Welcome to the official website of the Fiji Performing Right Association (FPRA).

FPRA is a non-profit organisation which was established in 1993 to administer the performing rights of its' local composer and songwriter members. Under a licence agreement with APRA AMCOS (Australasian Performing Right Association), FPRA also represents the performing rights of over 2 million foreign composers whenever their musical works are performed or communicated to the public throughout the Fiji Islands.

In Fiji, and numerous countries around the world, composers and songwriters are given a number of exclusive legal rights to protect their intellectual property and allow them to make a living from their creativity. Amongst other things, the Fiji Copyright Act (1999) grants composers the right to control the public performance, broadcast and/or communication of their music. A public performance is generally defined as a performance which occurs outside of the domestic environment whereas a broadcast or communication to the public can occur when musical works are transmitted by a radio/television station, played across the internet or over the telephone as music on hold.

Through direct agreements with its members and reciprocal arrangements with overseas performing right societies, FPRA is able to administer the public performance, broadcast and communication rights in relation to musical works throughout the Fiji Islands. FPRA's twin aims are to ensure that:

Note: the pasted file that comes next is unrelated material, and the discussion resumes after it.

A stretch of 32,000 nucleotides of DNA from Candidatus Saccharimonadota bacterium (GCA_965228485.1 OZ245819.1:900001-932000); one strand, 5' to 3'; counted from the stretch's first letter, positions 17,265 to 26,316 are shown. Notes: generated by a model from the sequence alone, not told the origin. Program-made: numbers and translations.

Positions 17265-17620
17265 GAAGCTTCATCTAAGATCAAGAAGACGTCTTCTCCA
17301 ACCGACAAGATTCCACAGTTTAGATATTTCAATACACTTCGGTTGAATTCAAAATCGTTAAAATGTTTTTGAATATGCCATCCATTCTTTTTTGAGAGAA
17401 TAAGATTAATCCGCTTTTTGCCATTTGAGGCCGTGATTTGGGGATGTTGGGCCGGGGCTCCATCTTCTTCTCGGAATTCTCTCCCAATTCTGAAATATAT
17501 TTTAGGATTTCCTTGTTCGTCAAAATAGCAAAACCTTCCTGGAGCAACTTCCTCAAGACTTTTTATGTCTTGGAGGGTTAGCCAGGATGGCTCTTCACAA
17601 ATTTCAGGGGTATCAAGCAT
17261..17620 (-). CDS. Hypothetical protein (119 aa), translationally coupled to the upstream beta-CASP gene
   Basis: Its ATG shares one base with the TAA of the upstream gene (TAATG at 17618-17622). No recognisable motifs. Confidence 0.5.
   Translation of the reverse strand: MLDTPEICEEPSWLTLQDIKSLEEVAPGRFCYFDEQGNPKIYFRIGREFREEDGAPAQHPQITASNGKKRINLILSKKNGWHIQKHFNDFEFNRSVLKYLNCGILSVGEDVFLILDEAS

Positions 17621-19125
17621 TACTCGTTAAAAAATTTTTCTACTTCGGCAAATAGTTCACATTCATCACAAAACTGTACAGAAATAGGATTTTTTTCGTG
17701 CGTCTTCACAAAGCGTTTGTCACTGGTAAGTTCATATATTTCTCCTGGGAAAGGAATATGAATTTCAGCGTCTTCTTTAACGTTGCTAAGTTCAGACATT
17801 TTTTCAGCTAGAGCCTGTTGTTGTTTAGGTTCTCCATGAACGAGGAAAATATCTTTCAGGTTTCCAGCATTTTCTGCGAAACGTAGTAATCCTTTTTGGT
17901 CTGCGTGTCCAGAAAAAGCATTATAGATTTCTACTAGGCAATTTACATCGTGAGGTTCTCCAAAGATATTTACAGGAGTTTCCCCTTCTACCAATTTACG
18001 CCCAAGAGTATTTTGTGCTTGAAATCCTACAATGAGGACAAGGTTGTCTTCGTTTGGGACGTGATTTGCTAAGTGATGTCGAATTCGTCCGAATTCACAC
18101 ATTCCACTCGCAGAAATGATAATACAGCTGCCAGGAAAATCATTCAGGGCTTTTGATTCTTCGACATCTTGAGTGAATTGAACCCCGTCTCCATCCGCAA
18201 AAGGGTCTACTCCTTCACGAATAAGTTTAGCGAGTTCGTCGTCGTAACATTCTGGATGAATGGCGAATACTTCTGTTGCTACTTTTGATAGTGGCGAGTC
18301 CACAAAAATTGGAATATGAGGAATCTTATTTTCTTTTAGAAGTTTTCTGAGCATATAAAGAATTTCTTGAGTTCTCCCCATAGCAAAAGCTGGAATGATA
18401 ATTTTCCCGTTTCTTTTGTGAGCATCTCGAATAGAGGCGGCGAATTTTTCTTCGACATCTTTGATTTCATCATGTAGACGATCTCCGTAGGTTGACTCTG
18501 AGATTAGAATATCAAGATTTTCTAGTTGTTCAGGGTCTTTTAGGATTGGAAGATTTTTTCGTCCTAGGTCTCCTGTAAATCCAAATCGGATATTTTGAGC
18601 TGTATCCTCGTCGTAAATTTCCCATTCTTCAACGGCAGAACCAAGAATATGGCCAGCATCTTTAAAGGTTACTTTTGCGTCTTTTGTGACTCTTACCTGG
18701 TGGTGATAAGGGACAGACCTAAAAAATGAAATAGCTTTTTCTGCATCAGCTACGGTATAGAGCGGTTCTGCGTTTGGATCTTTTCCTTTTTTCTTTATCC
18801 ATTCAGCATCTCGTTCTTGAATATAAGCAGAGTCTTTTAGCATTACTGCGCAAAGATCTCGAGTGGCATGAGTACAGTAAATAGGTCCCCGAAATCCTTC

1._     Licences for the exercise of performing rights in music are accessible and as reasonable as possible - with the result that legal compliance with the copyright law is as widespread as it can be; and
2._   songwriters and composers are paid the royalties to which they are entitled as quickly and efficiently as possible.

If you are using music in your business please refer to the music users section of this website. Please note that a public performance or communication of musical works without the licence or permission form the copyright owner(s) may constitute both a civil and criminal offence under the Fiji Copyright Act 1999.